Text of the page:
chacha3.jpgChaCha, the search engine company that hires people to answer your questions in real-time as you search for things, said it has raised $10 million in private financing.

The controversial company hasn’t said much about traction. A spokeswoman said merely that traffic “doubled” last quarter, but that’s vague. She didn’t elaborate, but said she is checking with the company about what more she can say.

It’s an odd company, because people powered search is somewhat inefficient. ChaCha offers its services for free. Using humans costs ChaCha much more money to deliver its services than it does for a company like Google. ChaCha lets you use its search engine to find things without a human, but if you get stumped, it provides a human guide who engages with you using a real-time IM chat (see image below)

Although, if it can smart enough people working at sweatshop-labor wages, its conceivable the company may be able to pull it off. However, it its new push to develop a mobile answers application may be what helps it stand apart.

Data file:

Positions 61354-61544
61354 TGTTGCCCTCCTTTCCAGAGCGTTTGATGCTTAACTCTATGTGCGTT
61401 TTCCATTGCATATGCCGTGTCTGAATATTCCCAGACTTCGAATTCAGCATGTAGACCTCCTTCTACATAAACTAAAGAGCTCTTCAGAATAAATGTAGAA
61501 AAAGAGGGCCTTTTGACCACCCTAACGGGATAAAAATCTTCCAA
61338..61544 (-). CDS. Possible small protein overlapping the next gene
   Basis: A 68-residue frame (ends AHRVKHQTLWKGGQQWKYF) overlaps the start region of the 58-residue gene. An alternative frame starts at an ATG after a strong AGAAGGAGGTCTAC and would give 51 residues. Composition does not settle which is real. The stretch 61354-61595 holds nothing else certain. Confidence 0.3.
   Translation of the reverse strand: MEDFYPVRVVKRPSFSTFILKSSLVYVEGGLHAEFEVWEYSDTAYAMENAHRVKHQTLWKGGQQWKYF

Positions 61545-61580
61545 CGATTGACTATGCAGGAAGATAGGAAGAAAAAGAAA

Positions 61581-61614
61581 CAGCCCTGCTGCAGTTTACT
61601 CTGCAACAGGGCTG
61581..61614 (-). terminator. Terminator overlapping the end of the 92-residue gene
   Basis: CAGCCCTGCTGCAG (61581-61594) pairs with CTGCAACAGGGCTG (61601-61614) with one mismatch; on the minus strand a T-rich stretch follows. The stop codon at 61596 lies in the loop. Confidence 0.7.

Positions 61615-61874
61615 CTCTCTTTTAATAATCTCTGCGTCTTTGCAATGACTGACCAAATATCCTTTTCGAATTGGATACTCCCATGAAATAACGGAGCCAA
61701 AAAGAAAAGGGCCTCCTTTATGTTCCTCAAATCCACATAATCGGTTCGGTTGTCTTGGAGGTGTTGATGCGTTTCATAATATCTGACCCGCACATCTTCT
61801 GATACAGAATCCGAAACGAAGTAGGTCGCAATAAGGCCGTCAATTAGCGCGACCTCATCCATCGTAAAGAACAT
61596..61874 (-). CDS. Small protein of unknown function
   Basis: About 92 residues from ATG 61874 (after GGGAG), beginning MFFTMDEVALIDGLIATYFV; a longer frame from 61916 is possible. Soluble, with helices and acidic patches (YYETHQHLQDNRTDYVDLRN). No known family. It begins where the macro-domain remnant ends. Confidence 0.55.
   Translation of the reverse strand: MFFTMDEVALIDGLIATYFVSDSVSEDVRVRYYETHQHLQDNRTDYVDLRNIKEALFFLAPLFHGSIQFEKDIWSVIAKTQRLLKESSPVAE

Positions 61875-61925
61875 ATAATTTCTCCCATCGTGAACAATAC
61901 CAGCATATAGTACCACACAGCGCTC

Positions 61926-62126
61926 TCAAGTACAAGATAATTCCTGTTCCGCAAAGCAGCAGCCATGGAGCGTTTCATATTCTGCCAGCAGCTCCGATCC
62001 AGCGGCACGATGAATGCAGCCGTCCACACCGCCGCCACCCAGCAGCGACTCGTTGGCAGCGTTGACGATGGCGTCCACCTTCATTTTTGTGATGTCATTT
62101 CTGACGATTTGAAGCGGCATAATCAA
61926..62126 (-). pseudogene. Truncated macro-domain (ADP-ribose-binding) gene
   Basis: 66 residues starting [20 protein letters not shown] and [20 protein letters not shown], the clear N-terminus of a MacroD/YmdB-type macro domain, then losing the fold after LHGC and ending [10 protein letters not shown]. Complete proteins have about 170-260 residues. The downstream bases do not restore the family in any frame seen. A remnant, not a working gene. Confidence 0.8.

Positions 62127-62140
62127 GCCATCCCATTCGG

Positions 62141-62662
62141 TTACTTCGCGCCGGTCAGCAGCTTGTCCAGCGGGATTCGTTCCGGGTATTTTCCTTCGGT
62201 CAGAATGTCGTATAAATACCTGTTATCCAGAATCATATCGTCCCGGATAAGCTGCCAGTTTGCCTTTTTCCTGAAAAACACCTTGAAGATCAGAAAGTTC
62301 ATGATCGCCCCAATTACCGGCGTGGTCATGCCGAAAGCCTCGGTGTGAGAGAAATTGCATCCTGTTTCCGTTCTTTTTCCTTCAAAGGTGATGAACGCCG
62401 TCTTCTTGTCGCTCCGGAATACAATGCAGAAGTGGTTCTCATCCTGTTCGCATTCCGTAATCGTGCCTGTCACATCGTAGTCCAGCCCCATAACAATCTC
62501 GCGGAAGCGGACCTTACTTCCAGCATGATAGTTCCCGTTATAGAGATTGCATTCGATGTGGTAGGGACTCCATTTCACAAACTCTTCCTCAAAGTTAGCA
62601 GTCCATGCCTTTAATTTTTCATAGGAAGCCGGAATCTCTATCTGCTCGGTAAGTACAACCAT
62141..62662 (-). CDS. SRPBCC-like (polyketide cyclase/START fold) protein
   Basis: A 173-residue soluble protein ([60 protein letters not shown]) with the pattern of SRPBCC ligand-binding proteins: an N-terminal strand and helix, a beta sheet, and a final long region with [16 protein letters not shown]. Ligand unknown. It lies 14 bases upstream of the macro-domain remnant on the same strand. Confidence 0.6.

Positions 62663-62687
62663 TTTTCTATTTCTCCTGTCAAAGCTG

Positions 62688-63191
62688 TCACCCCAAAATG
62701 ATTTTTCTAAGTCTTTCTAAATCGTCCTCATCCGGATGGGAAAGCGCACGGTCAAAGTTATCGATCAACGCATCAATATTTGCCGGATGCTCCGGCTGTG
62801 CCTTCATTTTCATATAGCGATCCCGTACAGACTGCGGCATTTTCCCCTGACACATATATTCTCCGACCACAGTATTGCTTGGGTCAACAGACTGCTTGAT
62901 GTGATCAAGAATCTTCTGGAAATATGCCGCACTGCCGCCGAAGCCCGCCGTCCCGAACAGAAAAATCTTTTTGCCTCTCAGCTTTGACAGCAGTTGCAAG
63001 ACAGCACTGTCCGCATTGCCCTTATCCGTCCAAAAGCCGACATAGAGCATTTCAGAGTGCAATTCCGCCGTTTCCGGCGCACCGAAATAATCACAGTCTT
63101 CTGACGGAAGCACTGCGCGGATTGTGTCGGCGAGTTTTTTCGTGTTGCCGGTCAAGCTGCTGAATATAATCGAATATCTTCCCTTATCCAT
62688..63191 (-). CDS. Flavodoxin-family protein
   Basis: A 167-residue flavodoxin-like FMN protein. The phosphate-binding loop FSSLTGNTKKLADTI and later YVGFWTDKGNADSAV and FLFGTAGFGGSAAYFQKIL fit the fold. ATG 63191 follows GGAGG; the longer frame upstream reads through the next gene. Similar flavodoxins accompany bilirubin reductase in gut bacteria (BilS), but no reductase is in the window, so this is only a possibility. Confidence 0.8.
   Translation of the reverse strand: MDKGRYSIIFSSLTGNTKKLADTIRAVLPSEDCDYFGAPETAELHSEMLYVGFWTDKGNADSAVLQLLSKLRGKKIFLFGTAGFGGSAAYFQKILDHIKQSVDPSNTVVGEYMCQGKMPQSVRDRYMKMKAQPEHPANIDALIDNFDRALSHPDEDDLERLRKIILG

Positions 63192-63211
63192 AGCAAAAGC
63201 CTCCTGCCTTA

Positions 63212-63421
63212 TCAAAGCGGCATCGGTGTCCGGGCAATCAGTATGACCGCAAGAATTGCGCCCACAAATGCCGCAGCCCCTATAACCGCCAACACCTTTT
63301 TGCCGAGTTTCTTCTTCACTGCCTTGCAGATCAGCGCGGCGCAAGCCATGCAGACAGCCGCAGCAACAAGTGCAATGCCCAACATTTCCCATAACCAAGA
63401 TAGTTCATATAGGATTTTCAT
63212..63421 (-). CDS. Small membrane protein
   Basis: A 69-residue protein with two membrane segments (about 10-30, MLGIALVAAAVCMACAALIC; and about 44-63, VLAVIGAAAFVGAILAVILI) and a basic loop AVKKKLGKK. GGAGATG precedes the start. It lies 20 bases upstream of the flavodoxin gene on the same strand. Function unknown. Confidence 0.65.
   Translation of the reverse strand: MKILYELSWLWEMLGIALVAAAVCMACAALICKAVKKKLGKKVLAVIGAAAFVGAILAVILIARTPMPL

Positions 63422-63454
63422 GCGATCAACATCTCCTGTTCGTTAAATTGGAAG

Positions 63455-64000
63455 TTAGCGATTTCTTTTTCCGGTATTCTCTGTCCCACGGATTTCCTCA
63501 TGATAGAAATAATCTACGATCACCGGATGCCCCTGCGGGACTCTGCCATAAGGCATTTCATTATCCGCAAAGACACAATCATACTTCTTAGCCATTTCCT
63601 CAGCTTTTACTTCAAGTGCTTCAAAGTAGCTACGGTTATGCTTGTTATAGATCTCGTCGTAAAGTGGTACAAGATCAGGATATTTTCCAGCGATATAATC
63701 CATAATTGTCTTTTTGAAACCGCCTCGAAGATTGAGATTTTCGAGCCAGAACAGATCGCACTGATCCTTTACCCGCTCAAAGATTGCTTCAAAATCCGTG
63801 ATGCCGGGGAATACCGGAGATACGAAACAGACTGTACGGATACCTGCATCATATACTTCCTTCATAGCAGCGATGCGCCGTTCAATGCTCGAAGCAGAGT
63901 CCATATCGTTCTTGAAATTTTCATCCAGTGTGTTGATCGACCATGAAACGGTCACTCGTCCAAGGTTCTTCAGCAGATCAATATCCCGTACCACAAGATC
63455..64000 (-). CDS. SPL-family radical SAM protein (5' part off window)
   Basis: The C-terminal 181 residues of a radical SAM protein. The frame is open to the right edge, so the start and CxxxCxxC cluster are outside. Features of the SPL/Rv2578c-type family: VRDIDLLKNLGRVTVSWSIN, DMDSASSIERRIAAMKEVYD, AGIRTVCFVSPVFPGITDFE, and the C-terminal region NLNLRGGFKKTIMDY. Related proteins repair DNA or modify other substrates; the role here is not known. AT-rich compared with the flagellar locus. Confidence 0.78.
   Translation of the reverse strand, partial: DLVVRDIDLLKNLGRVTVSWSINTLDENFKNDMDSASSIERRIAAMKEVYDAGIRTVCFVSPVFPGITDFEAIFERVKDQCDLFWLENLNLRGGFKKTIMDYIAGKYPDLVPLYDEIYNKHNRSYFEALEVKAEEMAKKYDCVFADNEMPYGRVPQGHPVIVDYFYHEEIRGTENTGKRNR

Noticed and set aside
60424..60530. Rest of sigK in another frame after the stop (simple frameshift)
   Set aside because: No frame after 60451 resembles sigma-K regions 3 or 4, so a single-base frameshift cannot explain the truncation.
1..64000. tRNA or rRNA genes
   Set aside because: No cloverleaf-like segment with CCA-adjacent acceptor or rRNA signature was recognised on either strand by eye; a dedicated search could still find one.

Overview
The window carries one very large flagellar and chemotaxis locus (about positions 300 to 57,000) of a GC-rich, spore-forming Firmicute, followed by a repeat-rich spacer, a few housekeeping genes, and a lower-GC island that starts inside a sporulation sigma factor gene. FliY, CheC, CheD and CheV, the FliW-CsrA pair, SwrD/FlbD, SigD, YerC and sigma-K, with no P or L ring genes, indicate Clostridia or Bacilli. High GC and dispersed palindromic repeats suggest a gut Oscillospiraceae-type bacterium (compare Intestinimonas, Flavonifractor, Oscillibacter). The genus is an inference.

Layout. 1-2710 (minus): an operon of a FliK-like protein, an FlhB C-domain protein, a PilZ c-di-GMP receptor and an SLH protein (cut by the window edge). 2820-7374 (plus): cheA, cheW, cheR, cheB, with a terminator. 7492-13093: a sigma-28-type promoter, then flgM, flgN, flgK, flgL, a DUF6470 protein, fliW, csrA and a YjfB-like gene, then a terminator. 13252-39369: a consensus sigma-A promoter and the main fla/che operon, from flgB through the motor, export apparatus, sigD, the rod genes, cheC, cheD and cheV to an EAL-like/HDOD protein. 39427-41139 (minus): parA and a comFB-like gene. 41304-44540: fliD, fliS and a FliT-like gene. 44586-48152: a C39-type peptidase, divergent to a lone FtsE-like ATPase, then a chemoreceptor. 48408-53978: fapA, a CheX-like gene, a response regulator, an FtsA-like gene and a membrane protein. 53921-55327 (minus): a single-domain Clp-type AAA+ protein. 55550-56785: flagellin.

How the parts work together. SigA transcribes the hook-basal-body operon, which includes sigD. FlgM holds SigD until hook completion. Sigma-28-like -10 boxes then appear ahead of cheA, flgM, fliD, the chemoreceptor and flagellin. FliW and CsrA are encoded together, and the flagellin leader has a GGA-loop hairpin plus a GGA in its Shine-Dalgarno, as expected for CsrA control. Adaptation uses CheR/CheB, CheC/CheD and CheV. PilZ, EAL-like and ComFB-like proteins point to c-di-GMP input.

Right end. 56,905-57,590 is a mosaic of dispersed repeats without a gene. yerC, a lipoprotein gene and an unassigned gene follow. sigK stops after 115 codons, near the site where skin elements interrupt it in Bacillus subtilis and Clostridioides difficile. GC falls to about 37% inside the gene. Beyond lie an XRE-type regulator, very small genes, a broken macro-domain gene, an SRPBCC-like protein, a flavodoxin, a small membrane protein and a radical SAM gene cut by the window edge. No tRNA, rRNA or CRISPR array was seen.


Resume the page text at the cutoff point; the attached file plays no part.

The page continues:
The company is controversial because of it ties with the University of Indiana. The company was founded by two IU alumni, and it was revealed recently that the company used the university’s library and IT staff to work for the search engine for free. University president Michael McRobbie was a board member of ChaCha until May. Moreover, Jack Gill, an investor, was also made a Indiana University trustee without being a full-time resident of the state. The company’s chief executive Scott Jones, has also drawn attention with his high-tech 27,000 sq. ft. house in central Indiana, and with multiple other companies he’s helping run on the side.

We reviewed the company here (scroll down) and the company’s initial round of $6 million in capital here.

The company has now raised a total of $16 million. In the latest round, the Indianapolis company got a $2 million grant from Indiana’s 21st Century Technology Fund. The other $8 million in the second round came from a group of investors including Morton Meyerson, who led the round, and existing investors Bezos Expeditions (Amazon’s Jeff Bezos), Rod Canion, early CEO of Compaq, and Jack Gill, the founder of Vanguard Ventures. It’s not your traditional set of venture investors, and says something about the off-beat nature of the company. Meyerson listed the company’s mobile answers application as one of the reasons he led the investment.


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